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This circumstance shows that the two forms of expression were considered equipollent; and that foreign nations, in treating with the revolutionary government, considered that they treated with distinct sovereignties, through their common agent, and not with a new nation, composed of all those sovereign countries together. It is true, they treated with them jointly, and not severally; they considered them all bound to the observance of their stipulations, and they believed that the common authority, which was established between and among them, was sufficient to secure that object. The provisional articles with Great Britain, in 1782, by which our independence was acknowledged, proceed upon the same idea. The first article declares, that “His Britannic Majesty acknowledges the said United States, to wit, New Hampshire, Massachusetts Bay, Rhode Island and Providence Plantations, Connecticut, New York, New Jersey, Pennsylvania, Delaware, Maryland, Virginia, North Carolina, South Carolina and Georgia, to be free, sovereign and independent States; that he treats with them as such,” &c. Thus the very act, by which their former sovereign releases them from their allegiance to him, confirms to each one by name the sovereignty within its own limits, and acknowledges it to be a “free, sovereign, and independent State;” wnited, indeed, with all the others, but not as forming with them any new and separate nation. The language employed is not suited to convey any other idea. If it had been in the contemplation of the parties, that the States had merged themselves into a single nation, something like the following formula would naturally have suggested itself as proper. “His Britanic Majesty acknowledges that New Hampshire, Massachusetts Bay, &c., former colonies of Great Britain, and now united together as one people, are a free, sovereign and independent state,” &c. The difference between the two forms of expres[*47] sion, and the strict adaptation of each *to the state of

things which it contemplates, will be apparent to every reader.

It requires strong and plain proof to authorize us to say, that a nation once sovereign has ceased to be so. And yet our author requires us to believe this of the colonies, although he acknowledges that he cannot tell, with any degree of confidence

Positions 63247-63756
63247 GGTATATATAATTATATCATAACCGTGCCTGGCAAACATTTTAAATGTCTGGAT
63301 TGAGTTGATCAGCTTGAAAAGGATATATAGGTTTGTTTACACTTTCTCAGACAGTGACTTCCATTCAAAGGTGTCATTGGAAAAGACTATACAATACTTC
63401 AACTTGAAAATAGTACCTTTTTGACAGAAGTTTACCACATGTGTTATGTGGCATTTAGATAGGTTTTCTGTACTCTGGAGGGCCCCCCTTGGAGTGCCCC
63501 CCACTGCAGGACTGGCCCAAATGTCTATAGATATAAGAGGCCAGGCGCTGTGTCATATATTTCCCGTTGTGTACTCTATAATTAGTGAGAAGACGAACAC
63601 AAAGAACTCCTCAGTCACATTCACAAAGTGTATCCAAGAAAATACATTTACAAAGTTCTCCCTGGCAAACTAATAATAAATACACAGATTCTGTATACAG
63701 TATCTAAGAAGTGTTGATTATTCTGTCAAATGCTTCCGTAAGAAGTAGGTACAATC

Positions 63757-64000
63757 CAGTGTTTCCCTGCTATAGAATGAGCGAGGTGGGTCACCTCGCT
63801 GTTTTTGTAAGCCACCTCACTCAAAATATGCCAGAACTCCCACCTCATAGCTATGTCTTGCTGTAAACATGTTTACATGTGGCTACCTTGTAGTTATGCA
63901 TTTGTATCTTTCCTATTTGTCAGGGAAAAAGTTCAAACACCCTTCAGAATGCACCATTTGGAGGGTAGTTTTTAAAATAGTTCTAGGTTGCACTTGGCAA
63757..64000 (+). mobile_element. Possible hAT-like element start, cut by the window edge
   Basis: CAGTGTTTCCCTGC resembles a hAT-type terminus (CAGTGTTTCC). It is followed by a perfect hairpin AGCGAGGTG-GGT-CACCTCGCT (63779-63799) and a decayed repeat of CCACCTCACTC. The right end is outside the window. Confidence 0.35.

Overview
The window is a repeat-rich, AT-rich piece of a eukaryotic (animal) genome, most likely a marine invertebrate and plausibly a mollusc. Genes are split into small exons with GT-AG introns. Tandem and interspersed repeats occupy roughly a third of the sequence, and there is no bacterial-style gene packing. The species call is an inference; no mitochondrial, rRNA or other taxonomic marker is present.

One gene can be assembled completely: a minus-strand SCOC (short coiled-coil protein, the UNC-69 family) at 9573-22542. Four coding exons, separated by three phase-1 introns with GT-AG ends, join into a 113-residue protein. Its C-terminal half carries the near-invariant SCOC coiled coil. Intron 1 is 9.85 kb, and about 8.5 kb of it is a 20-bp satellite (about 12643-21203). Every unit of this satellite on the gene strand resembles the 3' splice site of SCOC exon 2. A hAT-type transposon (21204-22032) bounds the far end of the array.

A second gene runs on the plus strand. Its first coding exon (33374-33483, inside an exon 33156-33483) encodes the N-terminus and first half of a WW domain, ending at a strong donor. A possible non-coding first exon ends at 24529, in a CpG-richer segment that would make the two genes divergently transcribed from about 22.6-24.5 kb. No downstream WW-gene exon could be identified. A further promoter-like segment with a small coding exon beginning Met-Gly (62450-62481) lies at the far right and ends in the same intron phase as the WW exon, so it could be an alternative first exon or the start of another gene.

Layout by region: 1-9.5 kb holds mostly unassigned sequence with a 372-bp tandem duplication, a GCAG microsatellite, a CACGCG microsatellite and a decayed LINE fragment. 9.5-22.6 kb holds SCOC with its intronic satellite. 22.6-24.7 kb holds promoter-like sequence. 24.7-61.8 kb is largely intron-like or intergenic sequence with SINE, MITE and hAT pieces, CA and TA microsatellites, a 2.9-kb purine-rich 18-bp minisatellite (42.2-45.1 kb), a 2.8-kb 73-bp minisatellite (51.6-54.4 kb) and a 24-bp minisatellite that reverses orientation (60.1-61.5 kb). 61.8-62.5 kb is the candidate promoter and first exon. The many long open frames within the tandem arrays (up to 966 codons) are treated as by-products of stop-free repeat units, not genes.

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or precision, when, how, or to what extent the sovereignty, which they acquired by declaring their independence was surrendered. According to him, the colonies are to be presumed to have yielded this sovereignty to a government established by themselves for a special and temporary purpose, which existed only at their will, and by their aid and support; whose powers were wholly undefined, and for the most part, exercised by usurpation on its part, and legitimated only by the acquiescence of those who appointed it; whose authority was without any adequate Sanction which it could itself apply, and which, as to all the important functions of sovereignty, was a mere name— the shadow of power without its substance | If the fact was really so, I venture to affirm that the history of the world af. fords no similar instance of folly and infatuation. But, whatever may have been the condition of the colonies prior to 1781, there is no room for doubt on the subject, after the final ratification of the articles of confederation in that year. Those articles declare that “each State retains its sovereignty, freedom and independence, and every power, jurisdiction and right, which is not, by this confederation expressly delegated to the United States, in congress assembled.” The obvious construction of this clause requires that we should apply these latter words, only to “powers, jurisdiction and rights;” some of which, as enjoyed by the States under the previous government, were clearly surrendered by the articles of confederation. But their entire sovereignty, their entire freedom, and their entire independence, are reserved, for these are not partible. Indeed, this is clear enough, from the provisions of that instrument, which, throughout, contemplate the States as free, sovereign and independent. It is singular, too, that it should escape the observation of any one, that the very fact of adopting those articles, and the course pursued in doing so, attest, with equal clearness and strength, the previous sovereignty and independence of the States. What had the States in their separate character to do with that act, if they formed altogether “one people 7" And yet the States, and the States alone, performed it, each acting for itself, and binding itself. The articles were confirmed by ten States, as early as 1778, by an[*48] other in 1779, and by another in *1780; and yet they were not obligatory until Maryland acceded to them, 1781. Nothing less than the ratification of them by all the States, each acting separately for itself, was deemed sufficient to give them any binding force or authority. There is much force and meaning in the word “retains,” as it occurs in the clause above quoted. Nothing can properly be said to be retained, which was not possessed before; and of course, the States possessed before “sovereignty, freedom and independence.” These they retained without any qualification, or limitation, and they also retained every “power, jurisdiction and right,” which they did not then expressly surrender. If these views of the subject be not wholly deceptive, our author has hazarded, without due caution, the opinion that the colonies formed “one people,” either before or after the declaration of independence; and that they are not to be regarded as sovereign States, after that event. For myself, I profess my utter inability to perceive, in their condition, any nearer approach to political personality or individuality,” than may be found in a mere league or confederation between sovereign and independent states; and a very loose confederation theirs undoubtedly was. The third division of the work commences with a history of the adoption of the constitution. This also is given in an abridged form; but it omits nothing which can be considered material to the enquiry. Perhaps the author has fallen into one error, an unimportant one, certainly, in stating that “at the time and place appointed, the representatives of twelve States assembled.” When the deputies first met in Philadelphia, in May, 1787, the representatives of only nine States appeared; they were, soon after, joined by those of three others. The author next proceeds to state the various objections which were urged against the constitution, with the replies thereto; to examine the nature of that instrument; to ascertain whether it be a compact or not; to enquire who is the final judge or interpreter in constitutional controversies; to lay down rules of interpretation; and, finally, to examine the constitution in its several departments and separate clauses. In the execution of this part of his task, he has displayed great research, laborious industry, and extensive judicial learning. The brief summary which he has given of the arguments by which the constitution was assailed on the one hand, and defended on the other, is not only interesting as matter of history, but affords great aid in understanding that instrument. We should be careful, however, not to attach to these discussions an undue importance. All the members of the *various conventions did not engage in [*49] the debates, and, of course, we have no means of determining by what process of reasoning they were led to their conclusions. And we cannot reasonably suppose that the debaters always expressed their deliberate and well weighed opinions in all the arguments, direct and collateral, by which they sought to achieve a single great purpose. We are not, therefore, to consider the constitution as the one thing or the other, merely because some of the framers, or some of the adopters of it, chose so to characterize it in their debates. Their arguments are valuable as guides to our judgments, but not as authority to bind them. In the interpretation of the constitution, the author founds himself, whenever he can, upon the authority of the supreme court. This was to be expected; for, in so doing, he has, in most cases, only reiterated his own judicial decisions. We could not suppose that one, whose opinions are not lightly adopted, would advance, as a commentator, a principle which he rejected as a judge. In most cases, too, no higher authority in the interpretation of the constitution is known in our systems, and none better could be desired. It is only in questions of political power, involving the rights of the States in reference to the federal government, that any class of politicians are disposed to deny the authority of the judgments of the supreme court. We shall have occasion to examine this subject more at large, in a subsequent part of this review. In discussing the various clauses of the constitution, the author displays great research, and a thorough acquaintance with the history of that instrument. It is not perceived, however, that he has presented any new views of it, or offered any new arguments in support of the constructions which it has heretofore received. As a compendium of what others have said and done upon the subject, his work is very valuable. It facilitates